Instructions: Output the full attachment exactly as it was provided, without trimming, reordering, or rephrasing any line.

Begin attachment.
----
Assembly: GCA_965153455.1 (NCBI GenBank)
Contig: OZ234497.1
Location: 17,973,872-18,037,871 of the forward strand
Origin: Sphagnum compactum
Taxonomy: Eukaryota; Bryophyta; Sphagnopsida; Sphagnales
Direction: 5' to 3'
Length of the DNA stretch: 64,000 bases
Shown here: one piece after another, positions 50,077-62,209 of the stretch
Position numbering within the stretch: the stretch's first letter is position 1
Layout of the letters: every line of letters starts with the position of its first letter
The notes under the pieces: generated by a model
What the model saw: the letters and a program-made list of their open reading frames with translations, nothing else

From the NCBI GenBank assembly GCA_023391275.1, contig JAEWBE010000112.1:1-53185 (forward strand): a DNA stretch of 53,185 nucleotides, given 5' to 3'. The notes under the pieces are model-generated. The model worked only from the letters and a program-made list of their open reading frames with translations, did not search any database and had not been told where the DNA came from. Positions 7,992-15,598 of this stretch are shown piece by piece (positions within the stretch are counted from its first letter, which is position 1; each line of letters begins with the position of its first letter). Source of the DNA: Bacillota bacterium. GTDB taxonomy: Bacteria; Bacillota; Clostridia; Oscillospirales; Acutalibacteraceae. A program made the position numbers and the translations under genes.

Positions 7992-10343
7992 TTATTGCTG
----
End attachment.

Assembly: GCA_965153455.1 (NCBI GenBank)
Contig: OZ234497.1
Location: 17,973,872-18,037,871 of the forward strand
Origin: Sphagnum compactum
Taxonomy: Eukaryota; Bryophyta; Sphagnopsida; Sphagnales
Direction: 5' to 3'
Length of the DNA stretch: 64,000 bases
Shown here: one piece after another, positions 50,077-62,209 of the stretch
Position numbering within the stretch: the stretch's first letter is position 1
Layout of the letters: every line of letters starts with the position of its first letter
The notes under the pieces: generated by a model
What the model saw: the letters and a program-made list of their open reading frames with translations, nothing else

From the NCBI GenBank assembly GCA_023391275.1, contig JAEWBE010000112.1:1-53185 (forward strand): a DNA stretch of 53,185 nucleotides, given 5' to 3'. The notes under the pieces are model-generated. The model worked only from the letters and a program-made list of their open reading frames with translations, did not search any database and had not been told where the DNA came from. Positions 7,992-15,598 of this stretch are shown piece by piece (positions within the stretch are counted from its first letter, which is position 1; each line of letters begins with the position of its first letter). Source of the DNA: Bacillota bacterium. GTDB taxonomy: Bacteria; Bacillota; Clostridia; Oscillospirales; Acutalibacteraceae. A program made the position numbers and the translations under genes.

Positions 7992-10343
7992 TTATTGCTG